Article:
FDA Exempts Surgical Apparel From 510(k) Requirements

Regulatory NewsRegulatory News | 16 May 2018 |  By 

Single-use, disposable respiratory protective devices intended for medical professionals’ use in healthcare settings will no longer be subject to premarket notification requirements, following an order the US Food and Drug Administration (FDA) finalized Wednesday.
The final exemption order—proposed last December—is intended to reduce regulatory burden on manufacturers of the class II (special controls) devices and eliminate the associated costs.
The exempted devices, otherwise known as N95 filtering facepiece respirators and surgical N95 respirators, fall under the umbrella of surgical apparel and are designed to protect patients and hospital staff from the transfer of microorganisms, body fluids and particulate material.
As part of the final order, certain limitations apply for the respiratory protective devices to be exempt from 510(k) review. The conditions—outlined in a Memorandum of Understanding between the FDA and the Centers for Disease Control and Prevention's (CDC) National Institute for Occupational Safety and Health (NIOSH)—include applications to NIOSH not exceeding the FDA-CDC agreed upon threshold evaluation criteria, as well as receiving NIOSH approval.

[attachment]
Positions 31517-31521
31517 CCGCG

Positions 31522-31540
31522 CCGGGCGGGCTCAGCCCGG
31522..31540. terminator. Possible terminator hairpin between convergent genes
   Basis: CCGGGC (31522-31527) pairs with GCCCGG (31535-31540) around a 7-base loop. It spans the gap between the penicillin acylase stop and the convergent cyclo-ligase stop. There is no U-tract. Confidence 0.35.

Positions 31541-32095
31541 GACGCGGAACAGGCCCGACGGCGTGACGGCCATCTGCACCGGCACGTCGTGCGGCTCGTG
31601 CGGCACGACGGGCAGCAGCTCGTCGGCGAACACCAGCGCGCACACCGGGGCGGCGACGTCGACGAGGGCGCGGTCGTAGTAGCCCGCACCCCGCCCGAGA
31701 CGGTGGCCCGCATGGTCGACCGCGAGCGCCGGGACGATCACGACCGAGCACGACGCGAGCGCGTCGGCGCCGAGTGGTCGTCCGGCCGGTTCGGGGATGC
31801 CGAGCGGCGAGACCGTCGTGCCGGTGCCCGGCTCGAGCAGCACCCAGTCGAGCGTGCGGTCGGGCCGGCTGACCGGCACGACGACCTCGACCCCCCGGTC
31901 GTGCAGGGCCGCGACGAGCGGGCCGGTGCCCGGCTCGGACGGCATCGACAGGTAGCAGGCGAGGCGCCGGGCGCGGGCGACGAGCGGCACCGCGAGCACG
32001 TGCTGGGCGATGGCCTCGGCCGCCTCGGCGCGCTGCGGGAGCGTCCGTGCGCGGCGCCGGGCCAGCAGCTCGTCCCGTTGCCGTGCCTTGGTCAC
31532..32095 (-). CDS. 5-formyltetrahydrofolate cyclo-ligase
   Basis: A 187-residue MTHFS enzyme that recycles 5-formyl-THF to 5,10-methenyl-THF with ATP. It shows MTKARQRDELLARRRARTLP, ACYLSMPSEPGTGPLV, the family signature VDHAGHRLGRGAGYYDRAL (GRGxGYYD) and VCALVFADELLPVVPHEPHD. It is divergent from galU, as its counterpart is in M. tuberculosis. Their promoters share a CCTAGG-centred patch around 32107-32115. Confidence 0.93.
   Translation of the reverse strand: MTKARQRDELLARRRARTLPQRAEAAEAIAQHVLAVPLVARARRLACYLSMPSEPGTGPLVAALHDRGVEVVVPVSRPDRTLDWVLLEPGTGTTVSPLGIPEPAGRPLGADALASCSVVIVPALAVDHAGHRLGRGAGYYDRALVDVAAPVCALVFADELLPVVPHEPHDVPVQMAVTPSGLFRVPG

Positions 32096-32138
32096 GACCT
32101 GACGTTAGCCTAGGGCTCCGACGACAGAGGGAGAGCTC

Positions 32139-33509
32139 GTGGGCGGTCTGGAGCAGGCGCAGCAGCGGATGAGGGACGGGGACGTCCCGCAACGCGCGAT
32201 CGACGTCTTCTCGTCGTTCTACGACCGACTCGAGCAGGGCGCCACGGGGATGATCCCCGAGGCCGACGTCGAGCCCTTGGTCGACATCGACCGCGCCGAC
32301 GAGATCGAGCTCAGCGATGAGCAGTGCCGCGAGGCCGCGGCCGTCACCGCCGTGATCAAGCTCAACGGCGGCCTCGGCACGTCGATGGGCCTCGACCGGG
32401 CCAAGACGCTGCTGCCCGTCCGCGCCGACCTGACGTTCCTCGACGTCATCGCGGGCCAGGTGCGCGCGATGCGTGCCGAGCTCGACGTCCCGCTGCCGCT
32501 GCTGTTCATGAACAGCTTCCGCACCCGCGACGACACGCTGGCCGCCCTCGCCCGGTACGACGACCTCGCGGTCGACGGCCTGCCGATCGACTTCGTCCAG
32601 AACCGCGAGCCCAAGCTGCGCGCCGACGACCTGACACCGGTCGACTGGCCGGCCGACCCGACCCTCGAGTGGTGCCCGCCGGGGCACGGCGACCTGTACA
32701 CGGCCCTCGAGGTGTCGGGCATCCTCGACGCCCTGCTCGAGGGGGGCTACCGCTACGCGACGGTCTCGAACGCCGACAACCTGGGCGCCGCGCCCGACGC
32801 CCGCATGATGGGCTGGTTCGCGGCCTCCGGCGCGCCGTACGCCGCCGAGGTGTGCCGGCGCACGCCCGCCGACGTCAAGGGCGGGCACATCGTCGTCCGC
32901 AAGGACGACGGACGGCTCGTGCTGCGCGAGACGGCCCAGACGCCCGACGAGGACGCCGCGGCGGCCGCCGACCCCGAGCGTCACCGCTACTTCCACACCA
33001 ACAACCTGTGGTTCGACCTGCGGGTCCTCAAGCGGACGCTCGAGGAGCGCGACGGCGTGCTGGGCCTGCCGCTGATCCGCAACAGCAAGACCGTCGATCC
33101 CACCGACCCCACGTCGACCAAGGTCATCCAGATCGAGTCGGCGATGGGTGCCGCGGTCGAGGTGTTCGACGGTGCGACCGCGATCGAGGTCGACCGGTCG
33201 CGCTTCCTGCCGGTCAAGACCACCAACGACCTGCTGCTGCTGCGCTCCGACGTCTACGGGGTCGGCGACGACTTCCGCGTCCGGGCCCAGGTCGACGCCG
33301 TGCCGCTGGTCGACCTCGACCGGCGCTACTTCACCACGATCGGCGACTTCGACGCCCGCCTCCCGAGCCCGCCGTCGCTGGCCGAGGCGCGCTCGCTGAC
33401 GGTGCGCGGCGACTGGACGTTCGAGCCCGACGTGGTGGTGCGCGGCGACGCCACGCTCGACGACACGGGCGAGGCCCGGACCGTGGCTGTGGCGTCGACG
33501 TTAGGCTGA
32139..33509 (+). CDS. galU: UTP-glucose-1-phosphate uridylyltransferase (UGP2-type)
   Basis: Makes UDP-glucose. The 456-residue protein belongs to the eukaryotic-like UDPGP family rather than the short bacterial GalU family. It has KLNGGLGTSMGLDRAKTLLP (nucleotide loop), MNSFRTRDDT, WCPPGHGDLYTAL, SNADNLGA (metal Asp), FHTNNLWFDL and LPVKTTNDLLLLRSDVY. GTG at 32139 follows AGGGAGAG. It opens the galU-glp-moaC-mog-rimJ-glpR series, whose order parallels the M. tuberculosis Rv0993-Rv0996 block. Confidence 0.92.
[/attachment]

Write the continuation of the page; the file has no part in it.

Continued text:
The final order also provides definitions for the two different types of respiratory protective devices. All other devices under the FDA’s surgical apparel classification regulation will continue to be subject to premarket notification requirements.
Following the additional regulatory authority the 21st Century Cures Act of 2016 granted to the FDA, the agency has moved to issue exemptions on a deluge of class I and class II devices, ranging from genetic health risk assessment systems to endoscopic maintenance systems.
In March, the FDA also issued a final exemption order on over-the-counter denture repair kits.
Further, more than 70 class I medical devices and a set of 1,003 class II medical devices became exempt from 510(k) requirements in April and July 2017, respectively.
Exemptions are pursued if the agency believes that a premarket notification for the device type is not necessary to provide reasonable assurance of its safety and effectiveness.
Medical Devices; Exemption From Premarket Notification: Class II Devices; Surgical Apparel


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